After spending about 8 days in Mumbai, which is on the west, central Indian coast, we traveled across the country by plane to the state of West Bengal and its capital of Kolkata (previously known as Calcutta). Kolkata was one of my favorite stops on the trip last year and I was very excited to be back. After our flight to Kolkata, we loaded up the bus to first go to IIT-Kharagpur, which is the first Indian Institute of Technology and the alma matar of Dr. Ganguly.
The drive took about five hours, so we stopped a few times along the way for food and restrooms. For the first one, we stopped at a small rest stop along the highway, and it immediately began to rain. It was nice at first to see some rain (first rain of the trip), but it quickly began to rain very hard. There were only about 5-10 of us who had gotten off the bus and we had to run through giant puddles just to get to the bathroom. Before we could get back on the bus, the winds picked up and we heard the sound of glass shattering in the kitchen. People were yelling and outside the restaurant (which did not have any walls, just a tin roof) we could see tree branches and leaves blowing wildly in the rain. Roof tiles were blowing off and something broke part of the tin roof. It was so scary to not know how long this was going to go on and if the roof over our heads would hold out much longer. Luckily, the winds died down and we were able to safely get back on the bus. Dr. Ganguly told us that this is what the monsoons are like (this was a pre-monsoon storm) and they can last for months – really crazy!
After drying off a bit in the bus, we took another stop along the way to drink some tea on the side of the road in rural India. We got to walk around a bit and see how much different rural areas are from the cities. Plus the tea was delicious (and only 6 rupees apiece – our entire group drank tea for less than two US dollars!).
We made it to IIT Kharagpur, where we were staying in a guest house (like a dorm). Our first full day there was filled with a few lectures on monsoons, climate modeling, and the intersection of social science, climate science, and architecture, as well as a tour of the campus. The campus was a detention camp during the early 20th century and there is a memorial for the freedom fighters detained there on the campus as well. After the tour, we went to a small tea farm and then drove deeper into rural India to visit a river. At the riverbank we met a nice Indian family with 9-month old twin babies, who immediately placed the babies in our arms. I love babies, so I loved this interaction with a local family!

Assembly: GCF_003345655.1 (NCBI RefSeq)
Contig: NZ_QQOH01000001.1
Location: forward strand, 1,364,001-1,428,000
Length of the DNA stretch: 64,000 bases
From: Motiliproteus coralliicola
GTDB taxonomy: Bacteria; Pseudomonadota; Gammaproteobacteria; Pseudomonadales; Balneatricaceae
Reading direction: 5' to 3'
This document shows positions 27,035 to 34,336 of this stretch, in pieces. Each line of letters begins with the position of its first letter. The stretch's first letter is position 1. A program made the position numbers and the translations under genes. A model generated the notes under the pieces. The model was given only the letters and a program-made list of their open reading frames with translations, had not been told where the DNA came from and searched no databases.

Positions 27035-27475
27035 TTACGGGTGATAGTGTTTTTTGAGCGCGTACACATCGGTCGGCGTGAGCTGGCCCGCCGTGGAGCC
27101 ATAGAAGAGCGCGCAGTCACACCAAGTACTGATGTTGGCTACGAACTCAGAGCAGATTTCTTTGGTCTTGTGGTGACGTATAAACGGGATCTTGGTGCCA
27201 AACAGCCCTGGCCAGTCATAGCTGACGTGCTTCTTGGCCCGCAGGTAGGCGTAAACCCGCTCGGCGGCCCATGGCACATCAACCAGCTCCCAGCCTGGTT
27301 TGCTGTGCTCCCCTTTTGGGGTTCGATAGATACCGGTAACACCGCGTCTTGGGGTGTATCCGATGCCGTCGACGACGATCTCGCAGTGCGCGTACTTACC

After Kharagpur, we took a short trip to the coast for a beach day at Mandarmoni Beach. Just before we got there, there was some commotion over the size of our bus and whether or not it would be able to maneuver through the narrow roads and shrimp farms to get to the hotel. We stopped for a short break so our guide could figure out what to do. While stopped we drank some coconuts and had our picture taken by some local man, who then tried to sell us the picture for 20 rupees. Tavish enjoyed the whole experience so much that he bought the picture of the two of us from the man, who printed it out for us right before we got back on the bus. After some precarious twists and turns, we made it to the hotel and we immediately struck by the design of it all.
We were staying at what looked to be a rundown amusement park. The rooms were shaped in a number of ways including conch shells, crab holes, and sail boats. We were staying in the conch shells, which were surrounded by a moat that was completely dry, exposing a horse and chariot fountain that had no water coming out of it. There were broken down kids rides, a dirty water park, a creepy joker in a cage, and some very odd statues. Nothing really felt like it was in its place and it felt very empty and abandoned. We later found out that there is a major problem with hotels in this area as none of them, including our own, have a license to operate, causing many problems for the local economy as well as for the environment. Since they are not sanctioned by the government, the hotels are very difficult to get to and thus, are failing due to lack of visitors. There was not power supplied to the hotels by the government, so everything was run on generators, which meant we had no power from 5-6 AM and 5-6 PM every day. We were right on the beach and the water was warm, but I think we were all pleased when we loaded the bus back up the next day to leave and finally reach the city we had been looking forward to – Kolkata.